Church agency expands work in Kosovo
10/16/2000 News media contact: Linda Bloom · (646) 369-3759 · New York
NOTE: For related coverage of the United Methodist Board of Global Ministries' meeting, see UMNS stories #473, #474 and #476.
STAMFORD, Conn. (UMNS) - With the recent overthrow of Slobodan Milosevic in Yugoslavia, the United Methodist Committee on Relief (UMCOR) has decided the time is right to expand its development work in Kosovo.
Directors of the Health and Relief Unit, United Methodist Board of Global Ministries, voted during the board's Oct. 9-13 annual meeting to approve nearly $2 million for the new work. The funding comes from the $5 million donated by church members and others for UMCOR's work in Kosovo.
The UMCOR staff in Kosovo will use $1.6 million to create a small-business development program and $402,074 for a youth reconciliation program in northern Kosovo that will include Albanian and Serbian youth organizations.
The Rev. Paul Dirdak, UMCOR's chief executive, pointed out that recent elections in Yugoslavia, culminating in the ouster of Milosevic, have made it easier to promote bridge building between Kosovar Albanians and Kosovar Serbs.
Small-business grants "will be distributed on both sides of the ethnic division," he said. "It's a powerful engine to help people live together." The grants also will require recipients "to become humanitarians themselves" by helping support the poor in their communities, Dirdak added.
UMCOR already has had success in reconciliation work through its youth houses in Bosnia, where staff found "there are young people willing to rebel against their parents' hatred," he said.
The goal of the small-business project is to promote an equitable economic recovery and foster stability among and within ethnic groups through business development seminars, small grants to micro-enterprises, business cooperation across ethnic lines and new community associations for small-business development. Participants will have to complete a training program to qualify for a start-up grant. Additional consulting and site-specific training will supplement the general training program.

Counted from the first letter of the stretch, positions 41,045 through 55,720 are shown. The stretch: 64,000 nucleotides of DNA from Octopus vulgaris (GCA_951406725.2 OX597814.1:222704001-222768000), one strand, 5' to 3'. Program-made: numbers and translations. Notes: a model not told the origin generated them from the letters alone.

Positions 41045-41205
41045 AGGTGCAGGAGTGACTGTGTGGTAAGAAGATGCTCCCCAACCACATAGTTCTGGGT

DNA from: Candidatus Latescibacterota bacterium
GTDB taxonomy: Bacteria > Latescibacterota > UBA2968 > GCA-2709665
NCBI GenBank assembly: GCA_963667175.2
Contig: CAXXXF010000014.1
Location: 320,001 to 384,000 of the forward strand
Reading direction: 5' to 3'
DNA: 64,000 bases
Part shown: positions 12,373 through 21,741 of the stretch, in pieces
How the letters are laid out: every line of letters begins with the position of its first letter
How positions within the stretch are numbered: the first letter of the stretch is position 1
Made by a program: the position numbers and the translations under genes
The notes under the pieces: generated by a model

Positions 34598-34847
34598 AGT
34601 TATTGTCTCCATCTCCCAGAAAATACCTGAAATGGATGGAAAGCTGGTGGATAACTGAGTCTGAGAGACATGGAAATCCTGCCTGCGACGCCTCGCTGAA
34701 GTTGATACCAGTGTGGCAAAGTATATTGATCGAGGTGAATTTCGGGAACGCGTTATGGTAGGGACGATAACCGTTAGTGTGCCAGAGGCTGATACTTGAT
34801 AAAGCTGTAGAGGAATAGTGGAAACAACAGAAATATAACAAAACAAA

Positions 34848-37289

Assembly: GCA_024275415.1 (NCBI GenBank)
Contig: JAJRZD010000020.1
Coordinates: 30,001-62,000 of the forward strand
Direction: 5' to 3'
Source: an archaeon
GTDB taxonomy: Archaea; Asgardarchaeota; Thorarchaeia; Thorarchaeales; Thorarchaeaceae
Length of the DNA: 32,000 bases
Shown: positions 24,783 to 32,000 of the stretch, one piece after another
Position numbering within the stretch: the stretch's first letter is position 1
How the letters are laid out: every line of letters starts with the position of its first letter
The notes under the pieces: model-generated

The youth project will be in and near Mitrovica, which remains the most divided city in Kosovo. Because of the tensions between the northern and southern parts of the region, separate projects will be established in those areas. Using UMCOR's Bosnian model, the training program will include conflict resolution principles, diversity appreciation, group problem solving, community needs assessment, organizational development, strategic planning, leadership and advocacy. An estimated 200 youth are expected to be involved.
UMCOR's initial work with youth in Mitrovica has included the formation of one Serb and one Albanian youth association, and such groups will continue to be developed and supported. Future peace-building projects that both Serb and Albanian youth have expressed interest in include the creation of a joint art project, the establishment of an "Internet cafĂ©," and joint slogans to promote peace and tolerance.
Since the summer of 1999, UMCOR has provided assistance to target communities and individuals in Kosovo by addressing housing, infrastructure, agricultural and social development program needs. When possible, such assistance is coordinated with other local and international organizations.
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